The digital image of Sultan Syarif Kasim II’s crown is stored at the Asean cultural heritage archive. The Sultan of Siak Sri Indrapura (1915-1949) handed the crown to Indonesia after its declaration of independence in 1945 as a grand gesture of the sultanate submission to the Republic of Indonesia. (Photo courtesy of Asean Cultural Heritage Archive)
Works Begin to Digitize Asean Cultural Heritage With Japan's Help
BY :JAYANTY NADA SHOFA
FEBRUARY 29, 2020
Jakarta. Countries in Southeast Asia have received assistance from Japan to digitize their diverse cultural heritages to ensure that they can be passed on to future generations.
Japan has provided the financial assistance and technological supports by Tokyo-based tech company NTT Data for the ten countries grouping in the Asean to run the project.
The bloc's socio-cultural deputy secretary general Kung Phoak said digitizing cultural heritage is pivotal in evoking a greater sense of belonging among Asean.
Passed on from one generation to another, cultural heritage has always been depicted as part of Asean's identity as a diverse yet inclusive society. However, the bloc has to face the stark reality that cultural heritage is extremely susceptible to damage - be it from natural and man-made disasters or degradation. Other challenges include the physical distance, which makes it inaccessible for the Asean people in different countries.
To prevent the irreplaceable history from being lost and exclusive, the bloc decided to digitize their heritage with the launch of the Asean Cultural Heritage Digital Archive (ACHDA).
"The ACHDA is a holistic approach to make Asean cultural heritage more inclusive and accessible to all. As we are gearing towards a shared identity, we need to enhance our understanding of the region's rich culture," Phoak said at the Asean secretariat building in Jakarta on Thursday.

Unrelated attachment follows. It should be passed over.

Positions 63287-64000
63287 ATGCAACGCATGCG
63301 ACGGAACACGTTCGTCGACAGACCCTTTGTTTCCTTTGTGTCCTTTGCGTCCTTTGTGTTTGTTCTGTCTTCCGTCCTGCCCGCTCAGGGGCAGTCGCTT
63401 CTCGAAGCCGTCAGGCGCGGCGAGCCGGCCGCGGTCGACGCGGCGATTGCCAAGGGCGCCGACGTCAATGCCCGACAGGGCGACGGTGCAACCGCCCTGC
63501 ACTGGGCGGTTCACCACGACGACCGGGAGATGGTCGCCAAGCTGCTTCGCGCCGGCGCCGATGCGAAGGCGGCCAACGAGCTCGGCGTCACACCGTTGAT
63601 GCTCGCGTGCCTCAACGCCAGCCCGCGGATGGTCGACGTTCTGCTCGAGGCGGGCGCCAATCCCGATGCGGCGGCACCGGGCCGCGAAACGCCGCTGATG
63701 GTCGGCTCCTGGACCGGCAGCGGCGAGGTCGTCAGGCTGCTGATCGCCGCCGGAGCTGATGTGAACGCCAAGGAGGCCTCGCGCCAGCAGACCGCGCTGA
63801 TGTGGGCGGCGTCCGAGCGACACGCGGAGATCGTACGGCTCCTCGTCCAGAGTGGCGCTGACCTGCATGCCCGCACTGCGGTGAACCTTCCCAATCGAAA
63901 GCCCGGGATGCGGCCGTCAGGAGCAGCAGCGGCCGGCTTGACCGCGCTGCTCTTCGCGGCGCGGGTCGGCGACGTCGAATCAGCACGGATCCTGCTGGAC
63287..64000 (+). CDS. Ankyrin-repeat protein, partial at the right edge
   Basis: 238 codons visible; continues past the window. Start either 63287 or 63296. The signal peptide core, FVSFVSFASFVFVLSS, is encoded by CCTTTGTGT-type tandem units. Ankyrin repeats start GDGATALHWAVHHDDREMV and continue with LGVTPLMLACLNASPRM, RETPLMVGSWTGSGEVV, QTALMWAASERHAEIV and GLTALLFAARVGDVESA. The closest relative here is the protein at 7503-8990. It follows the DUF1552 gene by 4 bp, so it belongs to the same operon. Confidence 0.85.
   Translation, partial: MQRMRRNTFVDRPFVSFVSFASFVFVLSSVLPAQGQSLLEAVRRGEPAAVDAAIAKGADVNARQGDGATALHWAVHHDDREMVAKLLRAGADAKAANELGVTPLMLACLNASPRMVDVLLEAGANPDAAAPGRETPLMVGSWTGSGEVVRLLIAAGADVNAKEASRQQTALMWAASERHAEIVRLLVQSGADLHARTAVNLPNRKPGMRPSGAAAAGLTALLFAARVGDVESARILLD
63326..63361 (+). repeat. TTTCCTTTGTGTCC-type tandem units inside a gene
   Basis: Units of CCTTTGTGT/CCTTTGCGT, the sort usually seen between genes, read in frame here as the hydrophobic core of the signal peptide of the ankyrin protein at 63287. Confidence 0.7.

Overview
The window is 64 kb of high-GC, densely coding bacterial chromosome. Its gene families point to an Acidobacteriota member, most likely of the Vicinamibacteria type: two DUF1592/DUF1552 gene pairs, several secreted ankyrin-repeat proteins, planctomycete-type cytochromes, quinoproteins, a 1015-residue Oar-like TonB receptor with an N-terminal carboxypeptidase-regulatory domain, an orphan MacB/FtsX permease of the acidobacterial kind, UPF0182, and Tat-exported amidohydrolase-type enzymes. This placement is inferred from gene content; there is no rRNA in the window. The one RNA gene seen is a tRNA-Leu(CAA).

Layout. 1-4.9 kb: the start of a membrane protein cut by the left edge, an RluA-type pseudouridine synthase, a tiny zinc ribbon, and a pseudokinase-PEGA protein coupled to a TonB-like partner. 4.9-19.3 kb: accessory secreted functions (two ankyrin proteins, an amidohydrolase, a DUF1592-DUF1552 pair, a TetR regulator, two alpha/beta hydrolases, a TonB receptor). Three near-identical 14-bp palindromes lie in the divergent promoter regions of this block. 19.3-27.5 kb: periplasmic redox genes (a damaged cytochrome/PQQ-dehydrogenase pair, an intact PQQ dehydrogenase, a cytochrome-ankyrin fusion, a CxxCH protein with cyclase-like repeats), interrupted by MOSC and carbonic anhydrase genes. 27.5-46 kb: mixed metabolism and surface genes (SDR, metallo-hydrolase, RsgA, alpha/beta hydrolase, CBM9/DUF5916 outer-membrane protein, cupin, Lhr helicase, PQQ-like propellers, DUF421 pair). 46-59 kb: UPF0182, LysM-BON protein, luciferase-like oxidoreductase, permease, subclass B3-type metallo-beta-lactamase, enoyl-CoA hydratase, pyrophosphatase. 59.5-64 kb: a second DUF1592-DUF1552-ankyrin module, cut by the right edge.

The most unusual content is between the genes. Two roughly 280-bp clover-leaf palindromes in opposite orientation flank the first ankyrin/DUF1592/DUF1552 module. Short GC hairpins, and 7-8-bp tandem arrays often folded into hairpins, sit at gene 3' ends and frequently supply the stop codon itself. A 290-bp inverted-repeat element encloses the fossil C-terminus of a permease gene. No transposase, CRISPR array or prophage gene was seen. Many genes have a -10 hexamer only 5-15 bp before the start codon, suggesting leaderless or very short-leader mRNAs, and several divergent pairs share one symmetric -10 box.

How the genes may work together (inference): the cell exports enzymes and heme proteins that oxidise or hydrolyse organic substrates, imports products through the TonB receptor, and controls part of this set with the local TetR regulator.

The digital archive project is funded by the Japan-Asean Integration Fund (JAIF), financial support by the Japanese government aims to accelerate the bloc's integration efforts.
Japanese ambassador to Asean Akira Chiba also addressed the importance of heritage digitization with the loss of Japan's world Shuri Castle in Okinawa due to a suspected electrical fault in 2019.
"Hundreds of valuable heritages at the world heritage site were lost in the fire. Since then, we have been grieving a cultural loss. This is why we have to archive our heritage digitally," Akira said.
Thanks to Japanese tech company NTT Data, the first phase of ACHDA has digitally archived 160 cultural assets from Indonesia, Thailand, and Malaysia at a publicly accessible website.
The digital archive includes the 3D model of the Prajnaparamita sculpture - an embodiment of wisdom in Buddhism - that is placed initially at Indonesia Museum in Jakarta.
"With the 3D imaging of our AMLAD system, we can pass Asean's cultural heritage to future generations. The 3D model is also able to pick up the slightest detail that can be zoomed to up to 0.01 microns," NTT Data Asia Pacific chief executive Ken Tsuchihashi said.
AMLAD is the company’s product that allows users to store and archive large digital files including images, videos and audios and provides solution for museums, libraries and public archives around the world.
Asean seeks to digitize the cultural heritage of its member states in the succeeding years with the second phase comprising Cambodia, Laos, Myanmar, and Vietnam.